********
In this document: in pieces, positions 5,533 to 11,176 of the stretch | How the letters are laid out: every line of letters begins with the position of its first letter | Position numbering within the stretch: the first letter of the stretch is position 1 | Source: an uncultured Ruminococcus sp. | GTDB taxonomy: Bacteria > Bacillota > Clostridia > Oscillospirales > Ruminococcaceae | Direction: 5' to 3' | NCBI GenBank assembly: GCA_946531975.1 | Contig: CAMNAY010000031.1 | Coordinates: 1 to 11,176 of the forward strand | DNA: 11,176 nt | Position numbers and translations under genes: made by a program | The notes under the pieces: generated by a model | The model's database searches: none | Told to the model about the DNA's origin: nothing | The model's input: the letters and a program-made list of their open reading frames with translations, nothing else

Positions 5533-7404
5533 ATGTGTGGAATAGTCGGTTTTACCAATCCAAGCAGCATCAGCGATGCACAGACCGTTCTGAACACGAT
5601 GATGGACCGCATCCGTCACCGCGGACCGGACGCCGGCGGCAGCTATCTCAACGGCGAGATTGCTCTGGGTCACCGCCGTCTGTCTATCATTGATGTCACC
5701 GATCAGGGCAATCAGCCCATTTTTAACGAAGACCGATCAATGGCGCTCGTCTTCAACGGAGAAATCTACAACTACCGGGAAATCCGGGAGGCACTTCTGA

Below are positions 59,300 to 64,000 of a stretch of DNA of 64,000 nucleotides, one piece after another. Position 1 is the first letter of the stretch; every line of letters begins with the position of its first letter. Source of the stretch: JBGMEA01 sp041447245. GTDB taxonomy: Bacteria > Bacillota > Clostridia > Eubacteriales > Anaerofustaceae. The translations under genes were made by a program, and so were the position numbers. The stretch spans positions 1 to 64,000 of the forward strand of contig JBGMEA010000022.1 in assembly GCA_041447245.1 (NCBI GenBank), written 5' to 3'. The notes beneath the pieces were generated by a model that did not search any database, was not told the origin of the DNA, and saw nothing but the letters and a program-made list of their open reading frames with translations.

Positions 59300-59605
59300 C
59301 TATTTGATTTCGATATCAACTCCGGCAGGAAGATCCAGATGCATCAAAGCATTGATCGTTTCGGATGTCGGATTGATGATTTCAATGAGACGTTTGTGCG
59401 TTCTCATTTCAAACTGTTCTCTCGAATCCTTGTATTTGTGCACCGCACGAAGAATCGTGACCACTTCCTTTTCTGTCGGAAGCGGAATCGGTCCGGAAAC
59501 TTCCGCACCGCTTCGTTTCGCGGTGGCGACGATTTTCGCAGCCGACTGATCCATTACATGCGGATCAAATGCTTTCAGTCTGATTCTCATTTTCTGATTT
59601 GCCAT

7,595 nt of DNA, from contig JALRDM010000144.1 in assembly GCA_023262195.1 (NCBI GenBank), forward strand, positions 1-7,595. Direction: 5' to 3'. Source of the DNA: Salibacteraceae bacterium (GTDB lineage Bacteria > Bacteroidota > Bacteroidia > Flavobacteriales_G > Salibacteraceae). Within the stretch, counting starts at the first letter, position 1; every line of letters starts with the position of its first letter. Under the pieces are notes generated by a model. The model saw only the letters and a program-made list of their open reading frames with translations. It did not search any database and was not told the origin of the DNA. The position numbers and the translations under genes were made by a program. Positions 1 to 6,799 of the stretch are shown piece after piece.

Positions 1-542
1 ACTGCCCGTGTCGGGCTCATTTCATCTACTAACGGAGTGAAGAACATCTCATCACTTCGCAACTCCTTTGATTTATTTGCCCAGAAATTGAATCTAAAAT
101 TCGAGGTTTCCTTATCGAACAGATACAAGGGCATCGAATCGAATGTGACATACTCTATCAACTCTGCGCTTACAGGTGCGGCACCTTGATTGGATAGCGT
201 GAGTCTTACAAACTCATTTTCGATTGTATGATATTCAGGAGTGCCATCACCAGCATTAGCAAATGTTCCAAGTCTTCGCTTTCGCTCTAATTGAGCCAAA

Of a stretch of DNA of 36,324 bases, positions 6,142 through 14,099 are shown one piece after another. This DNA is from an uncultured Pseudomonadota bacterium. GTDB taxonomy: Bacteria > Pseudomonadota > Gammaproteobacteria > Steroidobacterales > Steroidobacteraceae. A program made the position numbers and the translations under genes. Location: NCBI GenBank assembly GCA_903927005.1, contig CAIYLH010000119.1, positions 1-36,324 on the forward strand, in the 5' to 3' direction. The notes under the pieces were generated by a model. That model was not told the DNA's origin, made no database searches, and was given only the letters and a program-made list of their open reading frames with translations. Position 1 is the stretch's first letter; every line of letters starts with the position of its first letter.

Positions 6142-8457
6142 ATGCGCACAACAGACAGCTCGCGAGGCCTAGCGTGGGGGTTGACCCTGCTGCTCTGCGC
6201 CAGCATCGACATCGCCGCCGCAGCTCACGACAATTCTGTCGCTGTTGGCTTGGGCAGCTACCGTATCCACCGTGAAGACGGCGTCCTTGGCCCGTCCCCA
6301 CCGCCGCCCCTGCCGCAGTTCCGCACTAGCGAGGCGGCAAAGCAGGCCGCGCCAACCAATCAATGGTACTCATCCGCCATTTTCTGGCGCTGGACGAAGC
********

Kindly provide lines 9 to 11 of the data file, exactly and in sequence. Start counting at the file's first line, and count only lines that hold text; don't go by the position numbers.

59301 TATTTGATTTCGATATCAACTCCGGCAGGAAGATCCAGATGCATCAAAGCATTGATCGTTTCGGATGTCGGATTGATGATTTCAATGAGACGTTTGTGCG
59401 TTCTCATTTCAAACTGTTCTCTCGAATCCTTGTATTTGTGCACCGCACGAAGAATCGTGACCACTTCCTTTTCTGTCGGAAGCGGAATCGGTCCGGAAAC
59501 TTCCGCACCGCTTCGTTTCGCGGTGGCGACGATTTTCGCAGCCGACTGATCCATTACATGCGGATCAAATGCTTTCAGTCTGATTCTCATTTTCTGATTT